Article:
This “Exclusive” newspaper article by Linda Silmalis was published in the Sunday Telegraph on 28th Feb 2016.

NPWS Salary decrease 0001

Text from the newspaper article:

NATIONAL parks rangers are heading for a showdown with the state government over proposed budget cuts they claim will seriously hamper firefighting work.

As firefighting agencies brace for continuing fire threats across the State, ran­gers returning from firefighting duties in Western Australia and Tasmania have learned their pay is set to be slashed for future operations.

The Public Service Associ­ation of NSW said the State Government Wants to cut the number of rangers working on weekends while also removing special loading for after-hours work. The union claims the move will seriously affect the availability of rangers on weekends to undertake duties such as firefighting.

Other duties performed on weekends include law enforce­ment, checking on camp grounds and search and rescue operations. Union figures show there are 212 National Parks and Wildlife Service ran­gers managing the national park estate and more than 30 million visitors, with a further 50 positions unfilled. PSA general secretary Anne Gardiner said rangers were told of the plan on returning from fighting fires interstate, duties they claim they will no longer be able to perform should the cuts go ahead.

“It’s deplorable that while our rangers are working hard in other states to protect communities from major bushfires the State Government is plot­ting to cut the vital service they provide here in NSW,” Ms Gardiner said.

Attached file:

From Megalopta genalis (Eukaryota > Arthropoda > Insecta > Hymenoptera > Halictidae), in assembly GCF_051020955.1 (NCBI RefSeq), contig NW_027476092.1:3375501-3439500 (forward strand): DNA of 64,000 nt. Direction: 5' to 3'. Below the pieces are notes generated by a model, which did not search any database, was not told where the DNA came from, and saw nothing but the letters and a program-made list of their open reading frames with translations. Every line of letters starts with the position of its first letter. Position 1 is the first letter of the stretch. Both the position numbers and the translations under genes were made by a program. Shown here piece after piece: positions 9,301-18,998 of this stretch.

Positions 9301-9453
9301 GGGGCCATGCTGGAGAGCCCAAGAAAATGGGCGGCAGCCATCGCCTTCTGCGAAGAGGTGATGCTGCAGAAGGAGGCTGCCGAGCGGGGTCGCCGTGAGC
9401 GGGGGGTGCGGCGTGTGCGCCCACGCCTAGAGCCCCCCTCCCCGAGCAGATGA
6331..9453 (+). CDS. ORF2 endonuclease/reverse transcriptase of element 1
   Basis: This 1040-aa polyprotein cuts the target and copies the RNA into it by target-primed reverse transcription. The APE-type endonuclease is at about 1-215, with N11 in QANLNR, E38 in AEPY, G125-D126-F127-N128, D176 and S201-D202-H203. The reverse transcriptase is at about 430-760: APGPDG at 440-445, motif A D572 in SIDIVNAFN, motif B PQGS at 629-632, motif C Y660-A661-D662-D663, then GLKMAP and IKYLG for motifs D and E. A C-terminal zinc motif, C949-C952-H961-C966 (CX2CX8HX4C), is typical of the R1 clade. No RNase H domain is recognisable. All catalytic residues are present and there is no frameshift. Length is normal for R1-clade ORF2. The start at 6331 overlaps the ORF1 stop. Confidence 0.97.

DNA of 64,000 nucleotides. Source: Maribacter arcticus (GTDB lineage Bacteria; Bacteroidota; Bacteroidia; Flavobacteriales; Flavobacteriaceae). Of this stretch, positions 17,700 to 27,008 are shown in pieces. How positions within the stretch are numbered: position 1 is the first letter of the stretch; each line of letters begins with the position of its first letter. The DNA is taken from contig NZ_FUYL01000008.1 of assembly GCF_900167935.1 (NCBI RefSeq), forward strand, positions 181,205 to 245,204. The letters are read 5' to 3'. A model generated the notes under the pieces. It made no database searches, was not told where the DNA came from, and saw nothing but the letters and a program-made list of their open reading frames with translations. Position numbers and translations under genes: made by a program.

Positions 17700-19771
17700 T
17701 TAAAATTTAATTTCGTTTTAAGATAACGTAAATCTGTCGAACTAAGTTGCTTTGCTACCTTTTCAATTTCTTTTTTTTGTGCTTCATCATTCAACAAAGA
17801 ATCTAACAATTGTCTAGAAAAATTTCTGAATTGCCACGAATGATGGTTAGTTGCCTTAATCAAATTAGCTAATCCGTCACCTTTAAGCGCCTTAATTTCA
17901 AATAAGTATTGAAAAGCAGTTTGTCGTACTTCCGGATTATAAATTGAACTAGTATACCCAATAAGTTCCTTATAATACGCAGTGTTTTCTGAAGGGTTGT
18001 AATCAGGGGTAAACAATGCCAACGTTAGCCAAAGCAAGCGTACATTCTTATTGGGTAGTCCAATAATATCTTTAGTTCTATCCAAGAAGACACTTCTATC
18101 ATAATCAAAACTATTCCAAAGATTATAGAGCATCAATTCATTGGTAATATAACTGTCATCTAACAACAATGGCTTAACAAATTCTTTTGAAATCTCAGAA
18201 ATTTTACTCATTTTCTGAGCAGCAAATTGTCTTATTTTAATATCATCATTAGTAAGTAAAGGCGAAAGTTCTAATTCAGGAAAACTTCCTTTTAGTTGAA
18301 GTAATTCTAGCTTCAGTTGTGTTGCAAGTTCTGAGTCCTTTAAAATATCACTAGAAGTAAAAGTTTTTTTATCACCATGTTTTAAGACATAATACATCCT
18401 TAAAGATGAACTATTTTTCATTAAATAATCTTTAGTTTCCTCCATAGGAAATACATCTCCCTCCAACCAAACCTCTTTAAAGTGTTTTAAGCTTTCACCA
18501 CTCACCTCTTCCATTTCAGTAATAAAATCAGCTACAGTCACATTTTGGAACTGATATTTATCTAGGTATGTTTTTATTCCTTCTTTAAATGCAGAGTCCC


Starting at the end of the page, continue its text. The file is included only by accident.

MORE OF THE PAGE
“National Parks are a major weekend and holiday desti­nation for thousands of famil­ies and they rely on the experienced efforts of rangers to maintain a safe leisure environment. More than 100 rangers have been deployed this fire season to help inter­state colleagues battle blazes.”

The union claims the gov­ernment is planning to scrap a loading of 17 per cent applied to weekends while reducing overall ranger numbers.

A senior park ranger said staff were angered by the cost cuts given they were being implemented at the same time as millions of dollars were being injected into new sport­ing grounds.

“The government is pump­ing millions into new sporting grounds,” the ranger said. “There’s no bigger or better ground than our national parks, where millions of people enjoy getting outdoors and active.”

A spokesperson. for the NSW Office of Environment and Heritage said formal talks would occur with unions over their conditions this week.

This is a complex issue

The newspaper article raises a number of complex issues including:

  1. Do we have sufficient number of rangers for day to day operations and proper land management of our national parks?
  2. If park rangers deserve an increased rate of pay, should it be built into their base pay rate? They should not have to rely on firefighting operations to supplement their income.
  3. Is it appropriate to pay firefighters an excessive rate of pay over and above their normal rate during firefighting operations?
  4. Remembering that volunteer firefighters (particularly those who are self employed) can often find themselves fighting fires at personal cost. Is it appropriate to pay other firefighters who are working alongside them an excessive rate of pay?

These issues could be mitigated if proper land management practices and increased burning regimes were adopted.

Spend more money on mitigation and less on mayhem…

Blazing row over bushfires
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